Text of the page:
Anzac Day is not only a day of remembrance, it is also a day of celebration, and reunion. After the marches have concluded, RSL clubs around the country are filled with those who are catching up with the former members of their units, those they have fought with in the past. Games of two-up are a traditional activity.

The face of Anzac Day is changing as Australia enters the 21st Century. Each year, fewer and fewer soldiers march, as their numbers grow older and pass away. Fear has been expressed by some, that as those who fought in wars die, the relevance of Anzac Day will be diminished, and newer generations will forget its importance. However, Anzac Day crowds over recent years have reached record numbers, and Anzac Day appears to be in no danger of fading from importance. More and more, it is the grandchildren of those who are no longer able to march, who march in their place. Children take the medals that their grandfathers earned, and pin them on their own chests, marching proudly in the ranks of their former comrades. Parents line the streets with their kids, watching those marching past, explaining to them just why the day is so important. As long as they are able to learn of the sacrifices made on their behalf, recognise the importance of their deeds, Anzac Day should never fade into irrelevance.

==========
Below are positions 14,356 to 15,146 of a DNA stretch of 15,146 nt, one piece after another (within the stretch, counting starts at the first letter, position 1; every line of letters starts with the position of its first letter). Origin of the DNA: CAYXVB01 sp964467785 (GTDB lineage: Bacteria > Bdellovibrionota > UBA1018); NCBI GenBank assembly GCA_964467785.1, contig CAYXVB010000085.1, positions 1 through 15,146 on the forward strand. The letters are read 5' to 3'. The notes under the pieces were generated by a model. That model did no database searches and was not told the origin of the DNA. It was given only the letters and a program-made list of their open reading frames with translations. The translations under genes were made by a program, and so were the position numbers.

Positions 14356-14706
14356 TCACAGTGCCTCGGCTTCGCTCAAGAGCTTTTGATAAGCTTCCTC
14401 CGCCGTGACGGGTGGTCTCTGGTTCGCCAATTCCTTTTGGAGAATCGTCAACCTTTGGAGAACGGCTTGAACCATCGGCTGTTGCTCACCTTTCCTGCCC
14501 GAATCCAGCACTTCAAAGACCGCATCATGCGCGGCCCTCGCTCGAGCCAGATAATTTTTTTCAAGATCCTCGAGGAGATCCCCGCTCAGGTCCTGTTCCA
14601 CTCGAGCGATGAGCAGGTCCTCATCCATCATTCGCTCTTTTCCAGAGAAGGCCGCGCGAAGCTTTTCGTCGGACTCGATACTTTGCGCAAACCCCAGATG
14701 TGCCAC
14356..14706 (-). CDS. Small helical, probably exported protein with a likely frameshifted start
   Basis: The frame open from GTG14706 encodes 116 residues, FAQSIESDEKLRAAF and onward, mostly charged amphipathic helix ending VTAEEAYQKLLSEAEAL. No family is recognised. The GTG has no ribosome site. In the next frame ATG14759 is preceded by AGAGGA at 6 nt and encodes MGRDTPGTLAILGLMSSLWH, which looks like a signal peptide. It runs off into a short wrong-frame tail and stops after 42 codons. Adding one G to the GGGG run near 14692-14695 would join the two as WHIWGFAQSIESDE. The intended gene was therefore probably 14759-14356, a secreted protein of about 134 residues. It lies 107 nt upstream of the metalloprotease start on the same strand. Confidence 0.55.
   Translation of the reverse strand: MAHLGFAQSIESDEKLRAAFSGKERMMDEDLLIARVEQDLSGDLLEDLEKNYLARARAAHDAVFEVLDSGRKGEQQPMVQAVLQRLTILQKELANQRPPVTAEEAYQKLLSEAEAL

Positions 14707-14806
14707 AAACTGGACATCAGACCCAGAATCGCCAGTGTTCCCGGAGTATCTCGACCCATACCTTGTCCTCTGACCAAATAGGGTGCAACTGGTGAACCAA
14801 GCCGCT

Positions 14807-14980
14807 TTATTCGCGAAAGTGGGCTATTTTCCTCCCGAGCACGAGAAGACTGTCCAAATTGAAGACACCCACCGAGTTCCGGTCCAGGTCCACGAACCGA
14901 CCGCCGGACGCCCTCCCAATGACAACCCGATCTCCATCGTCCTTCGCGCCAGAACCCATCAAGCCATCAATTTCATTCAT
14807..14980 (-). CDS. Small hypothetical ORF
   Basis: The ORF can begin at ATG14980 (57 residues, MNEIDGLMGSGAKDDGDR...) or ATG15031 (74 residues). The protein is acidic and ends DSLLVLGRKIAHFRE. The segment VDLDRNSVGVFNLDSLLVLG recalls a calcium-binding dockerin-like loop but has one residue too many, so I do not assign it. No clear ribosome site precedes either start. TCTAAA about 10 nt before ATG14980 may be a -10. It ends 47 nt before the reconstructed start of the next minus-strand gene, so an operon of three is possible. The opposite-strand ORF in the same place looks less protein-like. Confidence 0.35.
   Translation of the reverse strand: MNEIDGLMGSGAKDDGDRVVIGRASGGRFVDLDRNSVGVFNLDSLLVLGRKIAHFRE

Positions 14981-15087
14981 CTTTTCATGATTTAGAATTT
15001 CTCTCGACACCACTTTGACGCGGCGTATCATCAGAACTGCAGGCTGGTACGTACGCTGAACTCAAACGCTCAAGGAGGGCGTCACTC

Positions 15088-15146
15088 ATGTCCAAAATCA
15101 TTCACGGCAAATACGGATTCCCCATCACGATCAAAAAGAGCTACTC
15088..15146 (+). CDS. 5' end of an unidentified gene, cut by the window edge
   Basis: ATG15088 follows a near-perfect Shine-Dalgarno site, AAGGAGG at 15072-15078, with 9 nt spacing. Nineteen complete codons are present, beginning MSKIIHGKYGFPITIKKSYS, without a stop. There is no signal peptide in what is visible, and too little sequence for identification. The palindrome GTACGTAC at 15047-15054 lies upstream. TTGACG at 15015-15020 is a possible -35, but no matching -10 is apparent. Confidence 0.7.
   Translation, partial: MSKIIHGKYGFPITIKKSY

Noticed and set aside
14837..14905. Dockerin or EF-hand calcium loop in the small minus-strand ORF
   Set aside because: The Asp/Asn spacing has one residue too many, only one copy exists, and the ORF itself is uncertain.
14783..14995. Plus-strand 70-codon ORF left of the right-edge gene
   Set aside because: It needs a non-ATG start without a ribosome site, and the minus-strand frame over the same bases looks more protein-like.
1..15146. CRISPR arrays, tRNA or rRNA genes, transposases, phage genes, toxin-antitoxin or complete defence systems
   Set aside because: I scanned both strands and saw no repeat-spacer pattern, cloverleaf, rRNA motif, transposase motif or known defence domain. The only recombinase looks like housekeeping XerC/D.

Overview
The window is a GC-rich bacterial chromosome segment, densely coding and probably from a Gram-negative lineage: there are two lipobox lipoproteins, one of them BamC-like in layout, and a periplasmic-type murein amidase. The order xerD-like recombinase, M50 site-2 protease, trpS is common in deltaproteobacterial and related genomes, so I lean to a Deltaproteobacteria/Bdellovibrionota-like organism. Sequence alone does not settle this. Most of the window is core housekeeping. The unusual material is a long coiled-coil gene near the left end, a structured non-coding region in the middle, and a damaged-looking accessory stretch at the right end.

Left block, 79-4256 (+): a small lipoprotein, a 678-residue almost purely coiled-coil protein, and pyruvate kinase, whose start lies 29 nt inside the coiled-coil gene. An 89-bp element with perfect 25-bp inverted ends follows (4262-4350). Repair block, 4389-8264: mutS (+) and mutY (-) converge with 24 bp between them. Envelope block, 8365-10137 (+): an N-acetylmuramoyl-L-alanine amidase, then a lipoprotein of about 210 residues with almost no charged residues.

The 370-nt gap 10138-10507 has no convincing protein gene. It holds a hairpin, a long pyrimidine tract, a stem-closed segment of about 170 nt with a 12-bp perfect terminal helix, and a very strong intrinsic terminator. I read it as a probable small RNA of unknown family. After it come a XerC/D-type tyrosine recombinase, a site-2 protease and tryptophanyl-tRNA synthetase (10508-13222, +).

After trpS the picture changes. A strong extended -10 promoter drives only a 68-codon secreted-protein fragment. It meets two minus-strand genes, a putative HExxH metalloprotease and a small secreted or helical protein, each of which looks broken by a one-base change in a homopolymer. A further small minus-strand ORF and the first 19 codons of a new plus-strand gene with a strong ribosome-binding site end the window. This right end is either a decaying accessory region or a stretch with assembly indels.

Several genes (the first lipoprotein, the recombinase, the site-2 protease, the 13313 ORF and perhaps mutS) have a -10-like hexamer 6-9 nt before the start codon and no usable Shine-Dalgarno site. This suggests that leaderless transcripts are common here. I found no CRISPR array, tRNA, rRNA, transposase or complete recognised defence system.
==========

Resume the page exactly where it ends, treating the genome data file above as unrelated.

Every Anzac Day, The Ode is read. It is the fourth stanza of the poem, For the fallen, by Laurence Binyon. Four lines stand out in the minds of many Australians, and for me, these lines sum up the spirit of Anzac Day.

They shall grow not old, as we that are left grow old;
Age shall not weary them, nor the years condemn.
At the going down of the sun and in the morning
We will remember them.

Anzac Day is nearing conclusion for 2003. This year is the first ever that no Veteran of the original Gallipoli landings has marched in commeration ceremonies.

Hundreds of thousands of people turned up to mark the day, tens of thousands waking before dawns first light, to attend dawn services.

Although they number less each year, Australia's war veterans can rest assured that their sacrifice will never be forgotten.